Dealing with PTSD (Post Traumatic Stress Disorder) in social situations can be
uncomfortable enough, but when you start trying to figure out how to explain it to bosses
and colleagues, things can get
really difficult.

The information on this page is useful whether you're a Veteran or the loved one of a
Veteran who is dealing with
PTSD at work.

You will have to chose how much information to share with your co-workers.  Giving them a
little, basic information may help them be more understanding when you're having bad
days.  However, you may not be comfortable having your family become the topic of "water
cooler" gossip.  Be careful who you share with and, if you're the spouse of a Veteran with
PTSD, keep in mind that "bad mouthing" your Vet on difficult days may backfire on good
days.  Save full disclosure for friends in your personal, non-work, circle of support.

If you are missing work on a regular basis because of PTSD, you're going to need to offer
some sort of explanation to those above you in the "chain of command."  You will probably
find that those "in charge" are going to be more understanding if they know you're
struggling and not just heading to the beach.  It's best to start with something like, "I know
I've been missing a lot of work lately and I apologize.  I know that makes things hard for
everyone.  You know that I (or my husband, wife, etc.) served in combat in Iraq (or
Afghanistan).  Well, that time in combat has really affected me (him, her, etc.) and we're
now dealing with

At this point, ask them if they know what PTSD is.  Go ahead and print out the National
Center for PTSD's Fact Sheet entitled "What is PTSD?" ahead of time (
access it.)  If they don't know what PTSD is, or say they don't know a whole lot about it,
hand them the Fact Sheet and maybe even a list of a few
websites about PTSD. (Your best
"defense" is educating the people in your professional world about why PTSD is creating
difficulties for you and your family!).

Now, explain (in as much or as little detail as you want) what steps you are taking to learn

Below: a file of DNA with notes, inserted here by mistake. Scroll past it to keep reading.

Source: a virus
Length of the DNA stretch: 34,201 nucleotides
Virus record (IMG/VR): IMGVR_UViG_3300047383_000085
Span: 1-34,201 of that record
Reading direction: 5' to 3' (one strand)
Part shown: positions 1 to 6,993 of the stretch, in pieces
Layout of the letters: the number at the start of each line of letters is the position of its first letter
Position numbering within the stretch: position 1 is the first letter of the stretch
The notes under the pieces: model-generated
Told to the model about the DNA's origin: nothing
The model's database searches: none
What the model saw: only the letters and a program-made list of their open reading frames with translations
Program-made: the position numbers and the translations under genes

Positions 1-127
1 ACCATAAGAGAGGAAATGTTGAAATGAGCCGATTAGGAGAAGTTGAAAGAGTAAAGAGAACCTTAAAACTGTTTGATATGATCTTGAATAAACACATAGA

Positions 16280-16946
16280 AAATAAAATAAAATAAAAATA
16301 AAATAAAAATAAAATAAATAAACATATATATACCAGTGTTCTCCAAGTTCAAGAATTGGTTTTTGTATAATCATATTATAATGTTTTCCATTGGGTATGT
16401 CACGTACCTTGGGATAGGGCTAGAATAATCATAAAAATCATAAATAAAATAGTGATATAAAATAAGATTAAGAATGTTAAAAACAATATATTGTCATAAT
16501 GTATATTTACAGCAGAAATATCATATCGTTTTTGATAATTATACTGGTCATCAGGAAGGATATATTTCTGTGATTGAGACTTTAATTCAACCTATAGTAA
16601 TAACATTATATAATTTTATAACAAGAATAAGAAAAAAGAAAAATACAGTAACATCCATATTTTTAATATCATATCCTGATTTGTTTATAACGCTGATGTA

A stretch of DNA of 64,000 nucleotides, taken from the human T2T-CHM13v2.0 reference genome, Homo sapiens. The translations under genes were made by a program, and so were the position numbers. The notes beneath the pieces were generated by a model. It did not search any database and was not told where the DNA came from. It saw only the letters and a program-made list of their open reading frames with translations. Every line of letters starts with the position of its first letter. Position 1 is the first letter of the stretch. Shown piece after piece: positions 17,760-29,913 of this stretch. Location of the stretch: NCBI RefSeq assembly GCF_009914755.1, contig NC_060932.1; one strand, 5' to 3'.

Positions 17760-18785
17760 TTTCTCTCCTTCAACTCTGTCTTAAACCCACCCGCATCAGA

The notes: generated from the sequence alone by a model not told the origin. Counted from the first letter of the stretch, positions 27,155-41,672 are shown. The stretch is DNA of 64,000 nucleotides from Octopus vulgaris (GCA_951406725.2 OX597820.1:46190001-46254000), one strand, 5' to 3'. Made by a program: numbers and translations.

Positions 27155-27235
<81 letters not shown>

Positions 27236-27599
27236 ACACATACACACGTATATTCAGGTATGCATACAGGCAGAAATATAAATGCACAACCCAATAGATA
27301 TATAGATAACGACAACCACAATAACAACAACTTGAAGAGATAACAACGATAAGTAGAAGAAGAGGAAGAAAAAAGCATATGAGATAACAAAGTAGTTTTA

to cope with PTSD.  Then tell them you're taking these steps not only to help your family
but to also minimize the time you miss from work.  For most bosses, supervisors, etc., this
will be enough.  They'll respect the fact that you let them know what is going on and that
you're trying to improve things.

If you happen to have a "difficult" boss, however, you need to do a little more preparation
before your meeting.  Here is some legal information you should review.

PTSD and the ADA (American with Disabilities Act)

PTSD is a illness covered under both the ADA (Americans with Disabilities Act) and the
Family Medical Leave Act).  As long as you have an official diagnosis of PTSD from
your mental health care provider (or the provider caring for your spouse), then you do
have some legal "protections."

The ADA applies to the disabled person (the Veteran with PTSD).  It requires employers
with 15 or more employees to make certain changes to accommodate a person with a
disability.  These changes are listed in the ADA as "reasonable accommodations" and
defined as, "any modification or adjustment to a job or the work environment that will
enable a qualified applicant or employee with a disability to participate in the application
process or to perform essential job functions. Reasonable accommodation also includes
adjustments to assure that a qualified individual with a disability has rights and privileges in
employment equal to those of employees without disabilities."  Reasonable Accomodations
listed on the ADA website that may be appropriate for people dealing with PTSD are things
like: restructuring a job, modifying work schedules, and modifying examinations, training